Kate Hagerman, Cultural Heritage Specialist, Region of Waterloo

About ArtsBuild Ontario: 

ArtsBuild Ontario is the only organization in Ontario dedicated to realizing long-term solutions for building, managing and financing the sustainable arts facilities needed in Ontario communities. ArtsBuild provides tools, training and resources that support the development of sustainable creative spaces such as theatres, galleries, concert halls, museums and other arts facilities. www.artsbuildontario.ca


Media Contact:

Alex Glass
Program Manager, ArtsBuild Ontario
Office: 519.880.3670 ext 103
Mobile: 226.792.4849

New on the blog: ArtsBuild ventures to Sudbury

SudburyWe ventured to the north of the province to attend the Art Gallery of Sudbury’s “How to Purpose Build a ‘Category A’ Museum.” This was a great opportunity for gallery stakeholders and community organizations to understand what a “Category A” museum is and what that might look like for Greater Sudbury’s future art gallery. The Sudbury Public Library and gallery are joining forces to work together on building a new facility, which city council has made a priority project.  The new facility would also put the Art Gallery of Sudbury in a “Category A” designation.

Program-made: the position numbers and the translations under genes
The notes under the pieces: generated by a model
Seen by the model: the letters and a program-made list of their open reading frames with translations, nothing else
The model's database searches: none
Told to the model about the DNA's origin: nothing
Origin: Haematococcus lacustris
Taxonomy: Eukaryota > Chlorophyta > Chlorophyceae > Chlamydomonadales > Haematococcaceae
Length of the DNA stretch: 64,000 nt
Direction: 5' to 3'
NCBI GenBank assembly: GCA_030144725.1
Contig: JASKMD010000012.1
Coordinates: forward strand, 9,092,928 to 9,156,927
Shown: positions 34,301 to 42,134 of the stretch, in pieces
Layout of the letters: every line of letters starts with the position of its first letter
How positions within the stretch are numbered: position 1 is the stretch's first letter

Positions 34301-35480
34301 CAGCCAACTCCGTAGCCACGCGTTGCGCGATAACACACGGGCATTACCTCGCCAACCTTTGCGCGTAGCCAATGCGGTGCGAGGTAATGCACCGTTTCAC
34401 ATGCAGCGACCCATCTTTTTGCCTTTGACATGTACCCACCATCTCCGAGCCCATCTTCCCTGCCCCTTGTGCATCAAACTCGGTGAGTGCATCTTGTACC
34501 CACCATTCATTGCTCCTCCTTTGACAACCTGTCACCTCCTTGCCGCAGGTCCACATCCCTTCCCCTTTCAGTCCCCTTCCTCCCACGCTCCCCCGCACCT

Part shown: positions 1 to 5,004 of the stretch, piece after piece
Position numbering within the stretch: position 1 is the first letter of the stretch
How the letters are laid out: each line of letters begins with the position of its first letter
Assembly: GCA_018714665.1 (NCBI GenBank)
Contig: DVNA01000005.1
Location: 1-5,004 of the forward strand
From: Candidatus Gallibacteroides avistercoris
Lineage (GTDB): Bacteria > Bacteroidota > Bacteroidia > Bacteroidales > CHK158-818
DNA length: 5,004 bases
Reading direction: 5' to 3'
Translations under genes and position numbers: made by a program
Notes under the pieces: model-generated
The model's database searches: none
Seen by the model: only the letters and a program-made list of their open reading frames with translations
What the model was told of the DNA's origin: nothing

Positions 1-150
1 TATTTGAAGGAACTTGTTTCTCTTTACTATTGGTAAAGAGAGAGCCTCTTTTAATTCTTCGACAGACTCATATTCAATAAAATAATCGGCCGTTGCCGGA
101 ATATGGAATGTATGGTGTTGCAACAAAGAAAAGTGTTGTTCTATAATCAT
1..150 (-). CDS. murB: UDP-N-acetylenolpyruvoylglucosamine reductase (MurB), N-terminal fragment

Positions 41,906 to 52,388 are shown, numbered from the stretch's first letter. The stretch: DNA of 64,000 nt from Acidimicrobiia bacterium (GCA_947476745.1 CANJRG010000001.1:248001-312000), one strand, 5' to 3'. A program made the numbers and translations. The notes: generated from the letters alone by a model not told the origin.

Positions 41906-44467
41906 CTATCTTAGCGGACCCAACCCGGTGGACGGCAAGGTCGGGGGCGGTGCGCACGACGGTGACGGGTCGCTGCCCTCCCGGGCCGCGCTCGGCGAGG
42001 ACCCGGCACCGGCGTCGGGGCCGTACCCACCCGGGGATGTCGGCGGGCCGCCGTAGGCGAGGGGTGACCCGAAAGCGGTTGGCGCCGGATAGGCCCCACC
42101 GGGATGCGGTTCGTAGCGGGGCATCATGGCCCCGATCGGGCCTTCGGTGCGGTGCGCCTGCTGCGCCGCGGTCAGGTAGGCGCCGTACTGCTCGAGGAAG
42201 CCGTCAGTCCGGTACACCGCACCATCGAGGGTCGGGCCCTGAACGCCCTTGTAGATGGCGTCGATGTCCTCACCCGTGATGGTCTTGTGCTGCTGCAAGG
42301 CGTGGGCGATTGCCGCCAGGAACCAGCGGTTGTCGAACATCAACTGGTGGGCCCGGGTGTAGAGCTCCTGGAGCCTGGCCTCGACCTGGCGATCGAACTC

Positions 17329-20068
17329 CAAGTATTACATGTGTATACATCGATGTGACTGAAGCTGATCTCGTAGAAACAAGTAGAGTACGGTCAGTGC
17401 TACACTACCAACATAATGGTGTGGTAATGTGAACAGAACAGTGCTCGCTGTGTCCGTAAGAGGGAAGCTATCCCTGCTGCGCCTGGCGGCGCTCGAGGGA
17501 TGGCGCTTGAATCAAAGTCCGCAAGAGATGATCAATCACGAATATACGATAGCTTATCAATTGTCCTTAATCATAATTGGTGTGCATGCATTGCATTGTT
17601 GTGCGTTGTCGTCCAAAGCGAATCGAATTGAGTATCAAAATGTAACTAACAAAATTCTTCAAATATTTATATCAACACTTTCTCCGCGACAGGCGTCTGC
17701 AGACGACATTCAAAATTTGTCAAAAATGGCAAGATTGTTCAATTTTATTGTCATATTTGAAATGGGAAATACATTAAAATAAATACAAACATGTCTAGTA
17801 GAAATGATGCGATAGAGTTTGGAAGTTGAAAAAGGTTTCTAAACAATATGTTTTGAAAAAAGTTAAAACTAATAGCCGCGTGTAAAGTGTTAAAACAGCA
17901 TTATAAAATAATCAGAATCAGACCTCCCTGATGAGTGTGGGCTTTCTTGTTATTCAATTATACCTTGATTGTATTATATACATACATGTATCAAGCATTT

The session featured three guest speakers: Lisa Daniels from Alix Gallery in Sarnia, Simon Lambert from the Canadian Conservation Institute and Alexandra Badzak from the Ottawa Art Gallery. Lisa and Alexandra spoke to their own successes and challenges they faced in their recent capital projects while Simon touched on the importance of storage requirements for a “Category A” museum.

But before we recap the session, you might be wondering what is a “Category A” museum?

The term comes from the Department of Canadian Heritage’s Designation of Institutions of and Public Authorities criteria for organizations to access tax incentives and grants. Institutions such as museums, public art galleries, archives and libraries fall under this designation. Plus, a “category A” museum must have unlimited designation from one of the following groups: Objects recovered from the soil or waters of Canada, objects of material ethnographic culture, military objects, objects of applied and decorative arts, objects of fine arts, scientific or technological objects, archival material and musical instruments.

Simon Lambert’s presentation focused on the requirements for movable cultural property for a “Category A” museum. Careful consideration towards storage was a key focus point when arts organizations arrive at the design phase of their building projects. On average, a museum’s collection is 98% in storage at any given time, so it is essential to have the right space reserved or created for this purpose. There are tons more great aspects to consider when designing exhibition space too –read about the Canadian Conservation Institute’s requirements and services!

Alix Gallery in Sarnia – looking back on their capital build